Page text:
Monday, July 14, 2003
I got up before sunrise (but not so early - it was 7:30) and went for a run in the beautiful morning light with clouds scattering the sky into oranges and yellows. Some fur seals were swimming, extending their pectoral flippers in the air. A man on the beach photographed them. The sun finally appeared at about 7:55. I terrified the cows as I ran through their pasture so that I had to stop and walk and talk soothingly to them.
After breakfast, Tim, Jenny, and Anita prepped us with basic information on the dolphins and on our research. Here are some of the things we learned.
In New Zealand, duskies inhabit the waters over the edge of a canyon over 1500 meters (4875 feet). In this location, there's a subtropical convergence zone where currents come together creating an upwelling of nutrient-rich water, which leads to excellent feeding. Here, the dolphins feed at night on lanternfish and squid, which come closer to the surface after dark. In the daytime, the dolphins rest, socialize, and mate in waters closer to shore. They are found in large groups of hundreds to thousands of animals.
We learned that aboard the Punua Aihe, we will be measuring environmental parameters as well. We'll use an anemometer to clock wind speed a compass for wind direction and, a refractometer to measure salinity, a thermometer for water temperature, and lower a secchi disk into the water to measure turbidity, or water clarity.
The tour boats also have allowed researchers to collect data aboard the tours themselves, learning that 90% of the dolphins viewed are in large pods, the boat is stationary 60 percent of the time during swims and the engine off 48 percent of the time. The average trip includes three "drops" of swimmers into the water and the average length of each drop is eight minutes.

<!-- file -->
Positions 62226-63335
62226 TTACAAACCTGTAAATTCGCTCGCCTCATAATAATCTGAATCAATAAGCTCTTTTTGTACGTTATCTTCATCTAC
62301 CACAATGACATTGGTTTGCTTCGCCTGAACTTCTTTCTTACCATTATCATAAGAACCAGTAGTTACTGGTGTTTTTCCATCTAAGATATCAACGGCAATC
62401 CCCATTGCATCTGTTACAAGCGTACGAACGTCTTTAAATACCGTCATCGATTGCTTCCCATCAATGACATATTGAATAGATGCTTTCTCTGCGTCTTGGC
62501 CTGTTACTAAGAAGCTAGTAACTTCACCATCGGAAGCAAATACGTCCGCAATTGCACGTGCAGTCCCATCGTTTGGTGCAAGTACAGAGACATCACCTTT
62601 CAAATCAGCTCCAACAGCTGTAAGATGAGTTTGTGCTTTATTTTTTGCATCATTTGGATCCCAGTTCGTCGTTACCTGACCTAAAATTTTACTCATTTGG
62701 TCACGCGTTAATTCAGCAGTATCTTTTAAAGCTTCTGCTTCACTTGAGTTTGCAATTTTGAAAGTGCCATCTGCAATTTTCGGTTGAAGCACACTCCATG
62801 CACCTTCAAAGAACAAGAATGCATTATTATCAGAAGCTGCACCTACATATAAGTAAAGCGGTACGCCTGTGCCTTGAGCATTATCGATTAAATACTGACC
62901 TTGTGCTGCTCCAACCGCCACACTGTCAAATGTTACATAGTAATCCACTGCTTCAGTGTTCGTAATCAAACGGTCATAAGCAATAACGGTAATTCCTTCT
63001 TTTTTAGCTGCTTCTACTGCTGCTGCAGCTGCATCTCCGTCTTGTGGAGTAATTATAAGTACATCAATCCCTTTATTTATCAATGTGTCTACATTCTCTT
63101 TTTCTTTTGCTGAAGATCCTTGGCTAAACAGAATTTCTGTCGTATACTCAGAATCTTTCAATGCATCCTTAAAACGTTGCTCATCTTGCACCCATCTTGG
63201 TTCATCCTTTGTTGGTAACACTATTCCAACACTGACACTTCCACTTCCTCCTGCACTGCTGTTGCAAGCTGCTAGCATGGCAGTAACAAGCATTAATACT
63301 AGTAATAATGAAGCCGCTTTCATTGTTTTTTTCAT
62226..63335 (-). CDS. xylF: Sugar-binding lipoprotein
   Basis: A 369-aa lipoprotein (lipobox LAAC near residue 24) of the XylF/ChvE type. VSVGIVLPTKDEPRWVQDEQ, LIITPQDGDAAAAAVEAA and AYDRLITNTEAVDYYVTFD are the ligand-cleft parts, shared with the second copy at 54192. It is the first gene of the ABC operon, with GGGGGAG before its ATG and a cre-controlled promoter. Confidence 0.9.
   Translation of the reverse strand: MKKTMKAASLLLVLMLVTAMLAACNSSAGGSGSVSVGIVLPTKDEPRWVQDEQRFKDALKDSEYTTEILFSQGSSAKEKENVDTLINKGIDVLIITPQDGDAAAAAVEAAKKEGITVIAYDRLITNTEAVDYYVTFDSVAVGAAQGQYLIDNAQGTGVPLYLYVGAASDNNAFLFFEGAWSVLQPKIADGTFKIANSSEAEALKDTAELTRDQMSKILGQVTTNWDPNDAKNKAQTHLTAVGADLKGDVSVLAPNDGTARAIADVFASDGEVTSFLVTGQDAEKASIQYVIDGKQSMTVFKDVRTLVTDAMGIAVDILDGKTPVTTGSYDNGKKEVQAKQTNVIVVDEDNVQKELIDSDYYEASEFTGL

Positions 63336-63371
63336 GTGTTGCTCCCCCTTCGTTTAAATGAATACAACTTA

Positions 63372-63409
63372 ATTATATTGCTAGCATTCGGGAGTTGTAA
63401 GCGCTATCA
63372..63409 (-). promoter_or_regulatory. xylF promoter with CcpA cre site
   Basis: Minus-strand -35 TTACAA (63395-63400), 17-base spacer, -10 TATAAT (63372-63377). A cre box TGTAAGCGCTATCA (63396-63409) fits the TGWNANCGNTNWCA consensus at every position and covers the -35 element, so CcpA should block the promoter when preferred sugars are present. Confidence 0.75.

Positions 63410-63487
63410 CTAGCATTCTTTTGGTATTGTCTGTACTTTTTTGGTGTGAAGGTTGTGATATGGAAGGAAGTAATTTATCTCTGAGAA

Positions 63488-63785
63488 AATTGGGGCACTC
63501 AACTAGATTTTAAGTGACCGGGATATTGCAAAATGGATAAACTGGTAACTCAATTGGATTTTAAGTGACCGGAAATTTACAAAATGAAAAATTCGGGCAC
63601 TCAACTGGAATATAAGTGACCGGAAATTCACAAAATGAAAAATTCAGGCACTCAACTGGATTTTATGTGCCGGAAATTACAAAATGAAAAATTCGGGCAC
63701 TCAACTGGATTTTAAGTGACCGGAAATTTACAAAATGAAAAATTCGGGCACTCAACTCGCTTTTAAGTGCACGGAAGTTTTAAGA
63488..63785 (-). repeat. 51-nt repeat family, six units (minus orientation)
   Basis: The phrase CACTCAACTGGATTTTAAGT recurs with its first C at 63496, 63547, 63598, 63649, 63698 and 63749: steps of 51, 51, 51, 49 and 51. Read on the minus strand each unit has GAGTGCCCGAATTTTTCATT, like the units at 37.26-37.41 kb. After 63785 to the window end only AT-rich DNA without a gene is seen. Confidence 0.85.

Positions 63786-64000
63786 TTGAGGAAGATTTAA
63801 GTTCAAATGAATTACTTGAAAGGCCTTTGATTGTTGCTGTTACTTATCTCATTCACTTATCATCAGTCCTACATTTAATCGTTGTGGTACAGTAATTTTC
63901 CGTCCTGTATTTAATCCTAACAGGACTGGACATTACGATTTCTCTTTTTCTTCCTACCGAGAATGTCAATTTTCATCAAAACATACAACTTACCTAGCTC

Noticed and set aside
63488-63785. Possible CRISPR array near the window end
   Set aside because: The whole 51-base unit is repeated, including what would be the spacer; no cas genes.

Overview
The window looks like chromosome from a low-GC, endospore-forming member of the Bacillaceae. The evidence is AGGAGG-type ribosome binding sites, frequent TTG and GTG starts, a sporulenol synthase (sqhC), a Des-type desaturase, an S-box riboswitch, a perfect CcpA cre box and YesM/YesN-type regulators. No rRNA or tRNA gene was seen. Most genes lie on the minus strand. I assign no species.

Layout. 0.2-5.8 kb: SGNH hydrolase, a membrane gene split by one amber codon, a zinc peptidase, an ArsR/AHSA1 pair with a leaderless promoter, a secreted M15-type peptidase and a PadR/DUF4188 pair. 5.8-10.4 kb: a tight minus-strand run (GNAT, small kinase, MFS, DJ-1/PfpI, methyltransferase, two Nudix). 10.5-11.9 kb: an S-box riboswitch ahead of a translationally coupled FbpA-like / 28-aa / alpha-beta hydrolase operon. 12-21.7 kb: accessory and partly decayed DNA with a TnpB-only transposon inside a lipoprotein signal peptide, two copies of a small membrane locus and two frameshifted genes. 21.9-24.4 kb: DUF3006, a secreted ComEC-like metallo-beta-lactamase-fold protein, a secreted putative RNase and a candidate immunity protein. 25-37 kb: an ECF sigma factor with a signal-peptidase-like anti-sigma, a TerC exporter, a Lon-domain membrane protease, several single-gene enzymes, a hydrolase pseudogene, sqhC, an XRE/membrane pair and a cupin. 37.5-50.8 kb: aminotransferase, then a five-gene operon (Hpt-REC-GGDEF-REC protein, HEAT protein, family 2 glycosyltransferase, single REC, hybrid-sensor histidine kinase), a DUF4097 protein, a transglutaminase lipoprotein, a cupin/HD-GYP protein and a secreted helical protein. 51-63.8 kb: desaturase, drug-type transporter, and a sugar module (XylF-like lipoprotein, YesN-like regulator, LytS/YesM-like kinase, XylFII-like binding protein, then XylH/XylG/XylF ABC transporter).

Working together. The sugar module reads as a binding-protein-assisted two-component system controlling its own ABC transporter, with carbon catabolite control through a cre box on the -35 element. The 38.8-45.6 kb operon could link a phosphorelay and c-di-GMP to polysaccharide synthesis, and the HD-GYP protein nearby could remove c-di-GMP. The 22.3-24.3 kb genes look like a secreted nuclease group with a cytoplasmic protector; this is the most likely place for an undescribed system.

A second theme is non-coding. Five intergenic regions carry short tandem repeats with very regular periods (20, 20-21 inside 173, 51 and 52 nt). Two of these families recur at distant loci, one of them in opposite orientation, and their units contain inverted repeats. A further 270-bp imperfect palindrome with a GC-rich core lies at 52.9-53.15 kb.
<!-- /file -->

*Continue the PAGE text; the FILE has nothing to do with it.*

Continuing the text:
Mating and young
Large groups of dolphins usually comprise smaller groups of individuals. In the summer, there may be hundreds of animals in a groups, while in the winter there may be thousands.
Seasonal migration and residency
The dolphins we saw in Kaikoura in the winter traveled from the south to spend the winters there, while those seen in Kaikoura in the summer move north in the winter to the Marlborough Sounds, on the north end of the South Island. The interesting thing is that the dolphins in the sounds, such as Admiralty Bay and Queen Charlotte Sound, act more like those seen by Bernd Wursig and other researcher in Golfo San Jose in Argentina. The continent does not seem to matter as much as the local environment. The Texas A&M researchers have learned that there about 250 dolphins in Admiralty Bay in the winter, many of them adult males. They travel in group sizes that average five or six animals and they feed during the daytime on schooling fish such as mullet and pilchard.
Next we were briefed on safety information and life aboard the research boat, the 5.5-meter (18-foot) inflatable Punua Aihe (Dolphin Calf). We learned how to use the radio in an emergency (Channel 16 - the international distress channel) and conversationally (Channel 80). The Earthwatch team has a good relationship with the dolphin tour operators. We went over some common sense things that might be the first forgotten in an emergency - remember to tell your potential rescuers where you are first, and also don't forget if you use a flare to aim it away from the boat!